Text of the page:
• Here’s a thorough breakdown of the proposed Medicare-For-All Act of 2017, courtesy of Katie Keith and Timothy Jost at HealthAffairsBlog.
  • Sanders’s “biggest ally in his push for single-payer health insurance may well be the Republican Party,” claims David Leonhardt at the New York Times.
  • The country is more likely to get to universal healthcare if Democrats and Republicans alike start from “a baseline of reality,” charges Catherine Rampell at the Washington Post.
  • Eugene Robinson disagrees, and argues that the bill has the most important thing of all going for it: “It’s the right thing to do” (WaPo).
  • Republicans’ proposed Graham-Cassidy Act is better than the status quo under the ACA, argues the Wall Street Journal editorial board.

Courts could stop ACA waivers from taking effect even if HHS grants them, argues Nicholas Bagley at Notice & Comment.

The House voted Wednesday to strip funding for an Obama-era pollution rule at the EPA (Hill).

Reports suggest the Trump administration may replace, instead of only repealing, the Clean Power Plan, to the ire of conservative commentators (Politico).

Two Democratic Senators are threatening to delay the confirmation of two key EPA enforcement officers (Hill).



A Senate Select Committee report noting concern about inadequate whistleblower protection for the intelligence community did not go far enough, argues Liz Hempowicz at the Project on Government Oversight.

President Trump sharply criticized former national security adviser Susan Rice for unmasking the names of his aides in intelligence reports and said the unmasking is “just the tip of the iceberg” (Hill).

  • Audio of the exchange is available here from the Washington Post.
  • The entire Susan Rice affair is a “faux scandal,” charges Max Boot at the Los Angeles Times.



Senate Majority Leader Mitch McConnell argued that Senate blue slips should not act as “blackballs” for circuit court nominees (NYTHillBuzzfeed).

  • Here are ten things to know about blue slips, courtesy of Chris Kang at ACSblog. 

In the midst of a controversy over Senator Feinstein’s questions to a Catholic judicial nominee, the Senate Judiciary Committee approved several of President Trump’s nominations (WSJ).



Special Counsel Robert Mueller’s investigation is homing in on the role of social media in Russia’s attempts to disrupt the 2016 presidential election (BloombergHill).

  • Similarly, Rep. Adam Schiff, top Democrat on the House Intelligence Committee, stated that Representatives of social media platforms should testify before the committee as to Russian influence in the election (Hill).
  • Reports suggest Facebook is still unsure of the extent of Russian ad buys during the election (CNN).

President Trump berated Attorney General Jeff Sessions and called for his resignation shortly after Robert Mueller’s appointmentreport Michael Schmidt and Maggie Haberman at the New York Times.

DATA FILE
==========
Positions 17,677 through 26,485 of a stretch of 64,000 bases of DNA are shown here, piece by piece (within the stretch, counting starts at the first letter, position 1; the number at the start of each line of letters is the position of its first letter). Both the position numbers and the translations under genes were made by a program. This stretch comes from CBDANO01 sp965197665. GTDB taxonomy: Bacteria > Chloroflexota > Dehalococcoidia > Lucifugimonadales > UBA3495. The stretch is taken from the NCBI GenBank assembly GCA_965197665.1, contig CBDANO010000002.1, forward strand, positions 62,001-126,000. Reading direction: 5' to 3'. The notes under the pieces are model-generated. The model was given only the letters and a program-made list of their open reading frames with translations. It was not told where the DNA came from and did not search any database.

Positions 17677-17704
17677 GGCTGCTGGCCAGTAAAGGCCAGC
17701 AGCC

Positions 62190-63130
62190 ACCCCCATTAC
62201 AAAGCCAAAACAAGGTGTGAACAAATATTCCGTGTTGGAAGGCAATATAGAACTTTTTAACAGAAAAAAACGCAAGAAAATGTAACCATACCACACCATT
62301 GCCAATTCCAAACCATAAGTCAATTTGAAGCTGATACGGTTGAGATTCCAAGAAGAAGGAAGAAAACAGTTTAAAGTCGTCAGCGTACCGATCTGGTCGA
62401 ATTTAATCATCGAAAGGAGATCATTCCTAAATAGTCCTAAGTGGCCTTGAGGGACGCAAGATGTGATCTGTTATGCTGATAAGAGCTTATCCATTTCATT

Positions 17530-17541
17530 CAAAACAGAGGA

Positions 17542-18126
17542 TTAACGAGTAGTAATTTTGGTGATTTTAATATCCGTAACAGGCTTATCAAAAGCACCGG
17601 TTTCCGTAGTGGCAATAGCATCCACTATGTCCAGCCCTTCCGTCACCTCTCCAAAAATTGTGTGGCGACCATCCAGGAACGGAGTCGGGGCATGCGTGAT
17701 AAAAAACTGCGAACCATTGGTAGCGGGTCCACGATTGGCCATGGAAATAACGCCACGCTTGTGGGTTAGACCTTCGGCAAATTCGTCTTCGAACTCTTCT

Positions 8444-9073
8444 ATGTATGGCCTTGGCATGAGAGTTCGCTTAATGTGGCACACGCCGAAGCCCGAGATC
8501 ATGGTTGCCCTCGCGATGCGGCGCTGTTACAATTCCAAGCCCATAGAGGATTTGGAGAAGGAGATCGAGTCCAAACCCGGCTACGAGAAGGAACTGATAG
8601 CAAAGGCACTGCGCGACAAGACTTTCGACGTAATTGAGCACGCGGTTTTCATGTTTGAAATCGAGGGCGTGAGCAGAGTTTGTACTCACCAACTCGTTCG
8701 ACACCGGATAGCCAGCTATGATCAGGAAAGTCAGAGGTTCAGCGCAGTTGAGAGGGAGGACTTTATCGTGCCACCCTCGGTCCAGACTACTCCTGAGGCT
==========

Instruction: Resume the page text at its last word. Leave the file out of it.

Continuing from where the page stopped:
The spokesman of former Trump campaign chairman Paul Manafort will testify before a grand jury in connection with an investigation into Manafort’s business transactions (Politico).



Offenses committed prior to taking office can be impeachable, Bob Bauer concludes in an essay at Lawfare.


Daily Update | December 23, 2019

12/23/19  //  Daily Update

Speaker of the House Nancy Pelosi and Senate Majority Leader Mitch McConnell seek to leverage uncertainties in the rules for impeachment to their advantage. White House officials indicated that President Trump threatened to veto a recent spending bill if it included language requiring release of military aid to Ukraine early next year. The DHS OIG said that it found “no misconduct” by department officials in the deaths of two migrant children who died in Border Patrol custody last year. And the FISA court ordered the Justice Department to review all cases that former FBI official Kevin Clinesmith worked on.

Emily Morrow

Harvard Law School

Daily Update | December 20, 2019

12/20/19  //  Daily Update

Speaker Nancy Pelosi indicated the House will be “ready” to move forward with the next steps once the Senate has agreed on ground rules, but the House may withhold from sending the articles to the Senate until after the new year. Commentary continues about the Fifth Circuit's mixed decision on the status of the ACA.

Emily Morrow

Harvard Law School

Daily Update | December 19, 2019

12/19/19  //  Daily Update

The House of Representatives voted to impeach President Trump. Some Democrats urge House leaders to withhold the articles to delay a trial in the Senate. Meanwhile, the Fifth Circuit issues an inconclusive decision about the future of the ACA, and DHS and DOJ proposed a new rulemaking to amend the list of crimes that bar relief for asylum seekers.

Emily Morrow

Harvard Law School